After the meal, the children search for the hidden afikomen. Once it has been found and returned for a reward, the leader breaks it into small pieces and gives one to everyone at the table to eat.
Leader: It’s possible that this tradition dates back to the time of Jesus, and that the afikomen was the bread that he broke and gave to his disciples. If so, we can see some striking symbolism. Just as the matzah is striped and pierced, so Jesus’s body was striped when he was flogged, and his hands and feet were pierced when he was crucified. And just as the middle of the three pieces of matzah in the afikomen bag is the one that is taken away and broken, so the Second Person of the Trinity was the one who left heaven to be broken on earth for our sake.
Our next Bible readings are Isaiah chapter 53, verse 5; and Luke chapter 22, verse 19:
He was pierced for our transgressions, he was crushed for our iniquities; the punishment that brought us peace was on him, and by his wounds we are healed. (Isaiah 53:5)
And he took bread, gave thanks and broke it, and gave it to them, saying, “This is my body given for you; do this in remembrance of me.
The Third Cup of Wine—the Cup of Blessing (also known as the Cup of Redemption)
Leader: The third cup of wine is the cup of blessing, also known as the cup of redemption. This is the cup spoken of by the Apostle Paul:
In the same way, after the supper Jesus took the cup, saying, “This cup is the new covenant in my blood; do this, whenever you drink it, in remembrance of me.” For whenever you eat this bread and drink this cup, you proclaim the Lord’s death until he comes. (1 Corinthians 11:25–26)
The Fourth Cup of Wine—Hallel
Leader: This is the cup of Hallel, which means “praise.” It’s time to sing “Go Down Moses,” an African-American spiritual that is often sung at American Passovers.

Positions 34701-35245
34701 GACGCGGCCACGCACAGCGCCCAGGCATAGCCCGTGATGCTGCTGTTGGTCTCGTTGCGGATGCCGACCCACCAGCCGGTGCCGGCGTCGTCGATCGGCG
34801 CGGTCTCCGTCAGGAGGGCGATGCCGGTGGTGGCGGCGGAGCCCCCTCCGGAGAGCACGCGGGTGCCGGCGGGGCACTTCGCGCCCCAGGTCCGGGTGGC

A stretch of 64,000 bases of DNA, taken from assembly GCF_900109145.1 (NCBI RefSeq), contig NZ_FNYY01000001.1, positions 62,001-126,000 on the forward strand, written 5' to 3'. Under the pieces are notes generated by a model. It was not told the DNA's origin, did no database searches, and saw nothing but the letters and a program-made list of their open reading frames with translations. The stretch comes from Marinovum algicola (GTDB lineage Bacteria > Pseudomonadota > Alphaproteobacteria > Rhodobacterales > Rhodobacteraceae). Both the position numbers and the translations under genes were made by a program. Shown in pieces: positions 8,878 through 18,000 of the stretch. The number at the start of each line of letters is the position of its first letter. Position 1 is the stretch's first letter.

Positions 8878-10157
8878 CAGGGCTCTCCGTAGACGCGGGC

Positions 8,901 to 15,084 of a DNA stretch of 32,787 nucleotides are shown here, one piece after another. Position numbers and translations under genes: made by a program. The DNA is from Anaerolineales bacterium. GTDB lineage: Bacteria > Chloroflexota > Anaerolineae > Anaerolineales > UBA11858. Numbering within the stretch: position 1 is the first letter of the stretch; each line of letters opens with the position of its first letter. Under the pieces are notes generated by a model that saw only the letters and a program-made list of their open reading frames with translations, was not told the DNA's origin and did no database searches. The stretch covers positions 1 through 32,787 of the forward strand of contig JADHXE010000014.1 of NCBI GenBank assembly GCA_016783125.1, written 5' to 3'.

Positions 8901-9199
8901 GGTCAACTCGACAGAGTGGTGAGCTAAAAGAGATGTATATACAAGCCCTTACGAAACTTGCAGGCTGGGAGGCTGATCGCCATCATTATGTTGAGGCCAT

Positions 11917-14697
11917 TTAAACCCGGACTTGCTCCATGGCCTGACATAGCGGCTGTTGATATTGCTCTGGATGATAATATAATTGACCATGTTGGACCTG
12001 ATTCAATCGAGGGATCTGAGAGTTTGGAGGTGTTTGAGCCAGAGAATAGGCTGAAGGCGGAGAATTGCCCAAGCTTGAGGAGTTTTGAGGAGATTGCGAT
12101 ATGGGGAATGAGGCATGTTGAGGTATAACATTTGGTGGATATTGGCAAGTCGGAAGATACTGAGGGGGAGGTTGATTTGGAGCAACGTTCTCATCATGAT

[Louis Armstrong’s version can be found on YouTube if the tune is unfamiliar]
When Israel was in Egypt’s land,
(Let my people go)
Oppressed so hard they could not stand,
(Let my people go.)
Go down, Moses,
‘Way down in Egypt land.
Tell old Pharaoh:
Let my people go.
“Thus spoke the Lord”, bold Moses said,
(Let my people go)
“If not I’ll strike your firstborn dead,”
(Let my people go.)
“No more shall they in bondage toil,”
(Let my people go)
“Let them come out with Egypt’s spoil,”
(Let my people go.)
Leader: Traditionally, an extra glass is filled with wine and placed on the table. At the end of the meal a child is asked to go to the front door to see if Elijah is there, so that he can drink from his cup. This tradition springs from the expectation that Elijah would return before the coming of the Messiah. Yeshua told his disciples that Elijah had indeed come in the person of John the Baptist (Matthew 11:14). It is fitting for Messianic Jews to keep this tradition to remind us that so many of our fellow Jews do not know their Messiah has come. This should spur us on to reach Jewish people with the good news about Yeshua.
Next Year in Jerusalem
Leader: First we will all say together: “Next year in Jerusalem!” This toast is an expression of the natural Jewish desire to visit or live in the land of our people. On the count of three, as loudly as you can:
“Next year in Jerusalem!”
And because we desire Yeshua’s return to renew the world, we can also say, “Next year in the New Jerusalem!” On the count of three, as loudly as you can:
“Next year in the New Jerusalem!”